Why is debt collection a key process within the meter-tocash revenue cycle? Overall debt statistics in Australia are alarming:

  • Annual increase in household debt is over 14%
  • 13% of households are already in debt
  • There is a double digit increase in personal bankruptcy
  • Credit card debt alone is in excess of $30 billion
  • Overall consumer debt in Australia is expected to reach $110 billion by the end of 2008
  • Increasing interest rates and fuel rates will impact a customer’s ability to pay their utility bill. 

The traditional approach to arrears management is based around the theory of “chase the oldest debt first” with high levels of manual intervention. However, utilities deploying an integrated credit management tool that can use up-todate comprehensive customer data for customer analytics and behavioural profiling, combined with work flow tools for process automation, are realising significant benefits in increased levels of debt recovery and customer service while reducing the costs of service.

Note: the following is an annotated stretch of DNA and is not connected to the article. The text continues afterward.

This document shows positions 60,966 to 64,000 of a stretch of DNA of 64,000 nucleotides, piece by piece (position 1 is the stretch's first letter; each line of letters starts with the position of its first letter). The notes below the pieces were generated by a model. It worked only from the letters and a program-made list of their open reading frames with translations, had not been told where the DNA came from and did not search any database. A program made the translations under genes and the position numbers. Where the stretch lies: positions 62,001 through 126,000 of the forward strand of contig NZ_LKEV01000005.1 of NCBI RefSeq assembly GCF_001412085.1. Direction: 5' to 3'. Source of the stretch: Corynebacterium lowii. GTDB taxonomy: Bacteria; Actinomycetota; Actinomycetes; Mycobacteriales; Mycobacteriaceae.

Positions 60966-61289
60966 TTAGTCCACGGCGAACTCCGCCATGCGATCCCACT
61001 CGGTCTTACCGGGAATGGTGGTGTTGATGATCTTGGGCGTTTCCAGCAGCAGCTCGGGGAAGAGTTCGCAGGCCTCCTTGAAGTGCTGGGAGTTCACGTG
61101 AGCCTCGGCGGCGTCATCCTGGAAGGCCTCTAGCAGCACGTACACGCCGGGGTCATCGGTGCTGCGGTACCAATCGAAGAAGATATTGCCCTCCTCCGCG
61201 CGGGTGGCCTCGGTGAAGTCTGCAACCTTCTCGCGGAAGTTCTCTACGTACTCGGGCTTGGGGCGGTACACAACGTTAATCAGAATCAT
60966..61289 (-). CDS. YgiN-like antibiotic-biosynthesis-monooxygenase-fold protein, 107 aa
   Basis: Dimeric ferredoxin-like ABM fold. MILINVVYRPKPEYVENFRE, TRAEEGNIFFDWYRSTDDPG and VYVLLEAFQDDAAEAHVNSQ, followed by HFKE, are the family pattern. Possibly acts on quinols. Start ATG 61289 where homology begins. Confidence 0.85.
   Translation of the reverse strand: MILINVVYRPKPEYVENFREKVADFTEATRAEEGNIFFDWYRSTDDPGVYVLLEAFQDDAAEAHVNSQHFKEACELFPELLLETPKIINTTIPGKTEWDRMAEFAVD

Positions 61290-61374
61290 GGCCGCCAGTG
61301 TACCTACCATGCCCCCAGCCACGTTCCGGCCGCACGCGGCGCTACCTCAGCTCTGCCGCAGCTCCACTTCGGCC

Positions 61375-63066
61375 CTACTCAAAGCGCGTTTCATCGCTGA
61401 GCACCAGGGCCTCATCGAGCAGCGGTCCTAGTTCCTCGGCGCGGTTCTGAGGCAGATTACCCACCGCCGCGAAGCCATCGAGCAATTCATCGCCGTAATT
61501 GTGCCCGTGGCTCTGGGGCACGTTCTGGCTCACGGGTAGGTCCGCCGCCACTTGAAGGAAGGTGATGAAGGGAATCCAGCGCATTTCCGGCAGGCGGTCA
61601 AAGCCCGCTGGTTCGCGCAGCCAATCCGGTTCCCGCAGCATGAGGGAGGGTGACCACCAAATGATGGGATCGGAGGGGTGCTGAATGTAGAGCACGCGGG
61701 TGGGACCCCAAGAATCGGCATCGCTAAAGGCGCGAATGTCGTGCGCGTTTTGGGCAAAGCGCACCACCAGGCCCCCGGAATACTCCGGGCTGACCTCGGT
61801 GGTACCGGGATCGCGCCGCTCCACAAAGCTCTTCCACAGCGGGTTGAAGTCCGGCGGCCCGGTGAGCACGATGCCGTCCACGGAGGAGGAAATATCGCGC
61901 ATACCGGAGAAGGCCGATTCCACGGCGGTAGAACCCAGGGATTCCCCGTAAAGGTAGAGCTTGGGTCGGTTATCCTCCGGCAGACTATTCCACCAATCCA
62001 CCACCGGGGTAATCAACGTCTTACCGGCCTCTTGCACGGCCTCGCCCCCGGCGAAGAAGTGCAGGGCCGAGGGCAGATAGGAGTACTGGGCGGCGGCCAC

For example, profiling consumer risk with the level of debt allows for a segmented approach to early stage collections strategy. Combining this with customer behaviour patterns that will predict what collections approach is the most appropriate from past successes e.g. letter, phone call, text message, allows for a more personalised approach.

Automating the whole process ensures the most appropriate action is used at each step of the collections process, accelerating high risk ‘won’t pay’ debtors to more intensive collections strategies while deploying a personalised and sympathetic approach for the individuals who can’t pay – a proven approach to assist in their rehabilitation and subsequent retention as customers. Developing a ‘propensity to pay score’ from past behavioural analysis can also be used to direct arrangement eligibility.